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Nuclear regulatory diligence is appreciated

  • Vermont Yankee nuclear power plant in Vernon, Vt. file photo


Friday, January 04, 2019

For decades, before they were closed, the nuclear power plants in Rowe and in Vernon, Vt., were closely and constantly overseen by inspectors of the Nuclear Regulatory Commission.

Similarly, the decommissioning of those plants follows rules and procedures dictated by the NRC to ensure the radioactive contamination that for the most part was contained for years within the plants doesn’t escape into our environment.

It would seem like human nature to let down your guard once a plant is closed, so we were glad to see the NRC is still keeping a close eye on the Vernon plant even as its high-level fuel waste is stored in casks ahead of dismantling.

We saw evidence of this diligence recently when the NRC filed a complaint against the manufacturer of radioactive waste storage casks used at the closed Vermont Yankee nuclear plant.

Holtec International adopted a design modification for its steel and concrete casks without federal approval.

NRC officials say the company made changes after discovering a loose “bolt” last March at San Onofre nuclear power plant in California. The small threaded posts connect to the bottom of shims within the casks to keep interior canisters containing fuel rods stabilized in each of the casks.

Despite its good intentions, the company apparently made the changes without appropriate NRC review.

Most of us couldn’t tell the difference between a lag bolt and a carriage bolt, but in nuclear engineering even something as innocuous sounding as a “bolt” or “post” can be crucial if you are trying to contain highly radioactive spent fuel rods for hundreds of years.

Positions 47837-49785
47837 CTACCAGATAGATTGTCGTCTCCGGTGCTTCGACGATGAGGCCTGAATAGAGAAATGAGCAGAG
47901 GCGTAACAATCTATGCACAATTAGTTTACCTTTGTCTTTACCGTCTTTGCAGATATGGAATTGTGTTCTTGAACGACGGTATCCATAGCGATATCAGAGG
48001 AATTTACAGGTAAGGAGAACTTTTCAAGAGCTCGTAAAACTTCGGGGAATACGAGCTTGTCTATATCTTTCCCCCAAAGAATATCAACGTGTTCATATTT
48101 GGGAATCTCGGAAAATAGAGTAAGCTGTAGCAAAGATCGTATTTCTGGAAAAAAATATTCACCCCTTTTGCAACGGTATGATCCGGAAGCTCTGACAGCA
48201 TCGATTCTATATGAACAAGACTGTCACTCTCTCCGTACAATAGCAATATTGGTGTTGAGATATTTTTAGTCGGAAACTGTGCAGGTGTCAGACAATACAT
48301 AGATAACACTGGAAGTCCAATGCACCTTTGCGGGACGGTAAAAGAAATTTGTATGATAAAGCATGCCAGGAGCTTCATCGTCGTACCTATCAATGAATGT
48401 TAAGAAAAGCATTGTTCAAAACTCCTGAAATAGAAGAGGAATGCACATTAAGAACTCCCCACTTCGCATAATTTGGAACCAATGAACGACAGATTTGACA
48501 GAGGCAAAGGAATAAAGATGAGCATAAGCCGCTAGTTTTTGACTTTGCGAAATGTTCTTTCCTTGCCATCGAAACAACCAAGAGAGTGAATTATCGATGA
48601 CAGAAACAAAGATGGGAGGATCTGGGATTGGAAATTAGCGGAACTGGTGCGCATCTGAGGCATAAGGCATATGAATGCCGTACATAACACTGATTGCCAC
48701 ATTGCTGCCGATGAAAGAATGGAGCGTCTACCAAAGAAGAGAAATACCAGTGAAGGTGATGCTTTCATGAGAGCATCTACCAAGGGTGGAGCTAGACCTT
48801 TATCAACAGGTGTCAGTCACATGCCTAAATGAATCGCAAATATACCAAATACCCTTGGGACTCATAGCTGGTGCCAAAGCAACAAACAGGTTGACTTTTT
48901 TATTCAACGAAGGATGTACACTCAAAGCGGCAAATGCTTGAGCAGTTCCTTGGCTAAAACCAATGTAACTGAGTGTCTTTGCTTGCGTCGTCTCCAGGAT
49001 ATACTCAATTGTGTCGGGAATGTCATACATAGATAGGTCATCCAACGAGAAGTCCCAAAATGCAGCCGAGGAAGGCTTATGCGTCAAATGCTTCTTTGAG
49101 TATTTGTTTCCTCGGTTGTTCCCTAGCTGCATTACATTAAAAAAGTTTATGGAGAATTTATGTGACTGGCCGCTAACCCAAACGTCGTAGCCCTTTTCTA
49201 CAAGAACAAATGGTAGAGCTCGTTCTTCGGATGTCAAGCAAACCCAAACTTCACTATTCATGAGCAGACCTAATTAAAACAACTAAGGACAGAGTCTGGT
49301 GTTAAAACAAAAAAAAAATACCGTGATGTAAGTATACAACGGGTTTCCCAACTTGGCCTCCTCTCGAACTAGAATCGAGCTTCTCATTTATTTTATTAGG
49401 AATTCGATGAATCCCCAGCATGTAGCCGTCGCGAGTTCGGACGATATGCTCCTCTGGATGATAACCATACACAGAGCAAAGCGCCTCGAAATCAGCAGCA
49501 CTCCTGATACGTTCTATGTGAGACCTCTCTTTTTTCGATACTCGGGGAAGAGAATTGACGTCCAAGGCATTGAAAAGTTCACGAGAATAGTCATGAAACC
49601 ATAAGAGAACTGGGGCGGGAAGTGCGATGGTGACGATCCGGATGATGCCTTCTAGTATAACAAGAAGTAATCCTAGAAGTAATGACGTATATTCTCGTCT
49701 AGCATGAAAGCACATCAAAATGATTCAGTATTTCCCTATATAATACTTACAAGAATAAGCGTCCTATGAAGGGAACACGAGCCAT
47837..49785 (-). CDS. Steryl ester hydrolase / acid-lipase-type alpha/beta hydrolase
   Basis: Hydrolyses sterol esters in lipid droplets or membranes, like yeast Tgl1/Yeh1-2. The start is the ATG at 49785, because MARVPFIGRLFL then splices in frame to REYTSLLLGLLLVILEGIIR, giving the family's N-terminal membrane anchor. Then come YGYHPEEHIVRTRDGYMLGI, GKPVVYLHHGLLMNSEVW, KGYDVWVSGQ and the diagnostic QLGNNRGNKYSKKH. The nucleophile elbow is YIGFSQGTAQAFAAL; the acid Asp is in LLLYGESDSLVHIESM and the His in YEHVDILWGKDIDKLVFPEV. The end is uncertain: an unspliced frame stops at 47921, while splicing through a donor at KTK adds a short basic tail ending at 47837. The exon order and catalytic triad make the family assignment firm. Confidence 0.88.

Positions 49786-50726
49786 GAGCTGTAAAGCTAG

As a result of the NRC discovery, the Vermont Yankee plant — where 58 casks are now stored following the reactor’s shutdown four years ago — temporarily halted transfer of those casks from its spent fuel pool. The transfer was resumed after two months of inspections to determine there was not a problem with the Vernon casks.

NRC spokesman Sheehan said Holtec altered the cask design without a written evaluation, contrary to federal safety regulations.

According to the Nov. 29 NRC Special inspection report, Holtec apparently “failed to establish adequate design control measures” in its process of reviewing suitability of alternative “4-inch stainless steel standoff pins … (that are) essential to the function of the fuel basket to maintain support and ensure that the shims stay elevated to allow airflow to the fuel assemblies” in the canister.

The other apparent violation, it noted, was the company’s seeming failure to perform a written evaluation to demonstrate that its design change did not require a designated certificate of compliance amendment.

So, the two “apparent violations of NRC requirements” are being considered for enforcement action.

Holtec is scheduled to take part in a pre-decision enforcement conference Jan. 9 to provide additional information to federal regulators. The conference will help regulators determine whether a violation occurred as well as its significance and the need for any corrective actions.

When the Vernon plant was operating, it was a potential danger to the entire region, had there been an accidental release of radioactivity. After its dismantlement, its spent fuel will remain on site until a permanent national fuel dump is built, which could be decades away or longer. In the meantime, if something happened that would cause those casks to leak radiation, it could be a serious, long-term environmental problem. So it’s imperative the storage casks be designed and built, and perhaps modified, with our long-term safety and health in mind.

It sounds like that’s what Holtec had in mind when it changed the bolt design and what the NRC is trying to ensure with its action. We hope both keep doing their jobs, but by the book.